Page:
January 26, 2016
Migrating apps creates years of 3000 work
A double-handful of HP 3000s, 10 in all, remain on duty a few more years at a North American manufacturer with multiple sites. The systems are a mix of 9x9 and N-Class systems, waiting on a project to complete that will replace the 3000 apps with comparable software on Windows.
This app replacement is an example of one of the three flavors of migration discussed tomorrow (Jan. 27) in an MB Foster webinar. The first of a four-part series, Application Migrations / 3R's of Migration, starts at 2 PM Eastern US time.
At the North American manufacturer, according to systems engineer Dan Barnes, the Fortune 1000 company uses Lawinger Consulting for HP 3000 application management.
Our client has four remaining production locations using individual HP 3000s, plus one EDI server and one development server. All are awaiting conversion to a Wintel-based application alternative, which is still two-to-five years down the road for them. We have an additional 4 DR servers as backup to these systems.
There's nothing virtual about these systems. The servers are physical HP 3000s. "We will stay with these until completion of the application migration, then harvest," Barnes said.
Lawinger's support team does all the 3000 support remotely, unless specific activities require them to be onsite. The application "is being modified as a replacement to the shelf app," Barnes added.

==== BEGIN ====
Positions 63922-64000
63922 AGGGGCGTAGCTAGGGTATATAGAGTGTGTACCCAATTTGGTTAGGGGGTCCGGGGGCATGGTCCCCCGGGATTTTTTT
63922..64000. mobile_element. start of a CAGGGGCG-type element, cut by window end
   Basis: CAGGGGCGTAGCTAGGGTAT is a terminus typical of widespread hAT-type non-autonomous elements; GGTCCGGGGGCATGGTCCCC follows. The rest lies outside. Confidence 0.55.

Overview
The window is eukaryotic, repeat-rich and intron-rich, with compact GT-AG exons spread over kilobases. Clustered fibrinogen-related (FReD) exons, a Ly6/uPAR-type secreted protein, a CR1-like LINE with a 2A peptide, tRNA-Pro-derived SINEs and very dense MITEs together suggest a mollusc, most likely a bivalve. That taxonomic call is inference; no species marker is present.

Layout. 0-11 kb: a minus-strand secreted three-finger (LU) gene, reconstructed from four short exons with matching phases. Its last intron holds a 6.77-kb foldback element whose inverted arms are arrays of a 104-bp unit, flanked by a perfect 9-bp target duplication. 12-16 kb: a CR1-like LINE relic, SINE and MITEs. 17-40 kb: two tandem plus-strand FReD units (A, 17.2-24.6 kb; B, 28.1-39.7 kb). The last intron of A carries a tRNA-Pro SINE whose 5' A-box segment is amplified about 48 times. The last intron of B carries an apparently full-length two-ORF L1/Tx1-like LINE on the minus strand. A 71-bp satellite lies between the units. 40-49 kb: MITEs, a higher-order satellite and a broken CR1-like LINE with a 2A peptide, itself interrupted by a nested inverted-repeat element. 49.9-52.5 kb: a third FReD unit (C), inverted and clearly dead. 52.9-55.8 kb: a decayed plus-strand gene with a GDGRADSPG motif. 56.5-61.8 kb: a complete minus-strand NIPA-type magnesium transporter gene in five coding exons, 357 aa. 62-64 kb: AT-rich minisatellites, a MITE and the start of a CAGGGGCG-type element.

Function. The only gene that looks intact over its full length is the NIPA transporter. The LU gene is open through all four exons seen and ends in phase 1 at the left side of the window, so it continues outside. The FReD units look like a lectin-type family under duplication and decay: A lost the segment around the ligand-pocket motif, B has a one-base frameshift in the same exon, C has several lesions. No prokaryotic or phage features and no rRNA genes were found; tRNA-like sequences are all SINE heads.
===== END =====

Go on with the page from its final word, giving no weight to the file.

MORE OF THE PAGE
Replacement plans for migration have some of the highest rates of success, even though the software must often be heavily modified to match existing business practices. Lift and shift proposals from the past decade, where tens to hundreds of thousands of lines of code were dropped onto a new platform, are being trimmed back.
Foster's webinars often include advice on the best practices of choosing replacement software. A company making a transition to a replacement app needs to understand what data will be needed, at what detail level, and in what timeframe. The best answers to those questions might come from outside of the IT group. In fact, Foster says they often do. A solid team of transition stakeholders always includes an important seat for a member from the business group.
Replacement of a 15- or 20-year MPE/iX app suite also might not be a favored choice in the IT group. That group includes the experts who know the programs best. Nothing seems like it will be a clean, quick fit for what's been running the company — not at first. Replacing with a non-MPE version of the app sometimes leaves key integrated surround code at the curb, too. Replacing surround code is a good project for outside expertise. Companies which consult on that task have field experience on success to share.
The good news: replacing a business suite is not as dangerous as replacing a human body joint. You get to shop and specify and test for replacement software, even while the worn-down hip of the business suite continues to bear the weight of the company's enterprise. Backing out of a replacement -- replacing the replacement -- is just as extensive in software as it is in medicine. It's like doing it all over again. But replacing after an attempt at rehosting? That's the least effective strategy of all.
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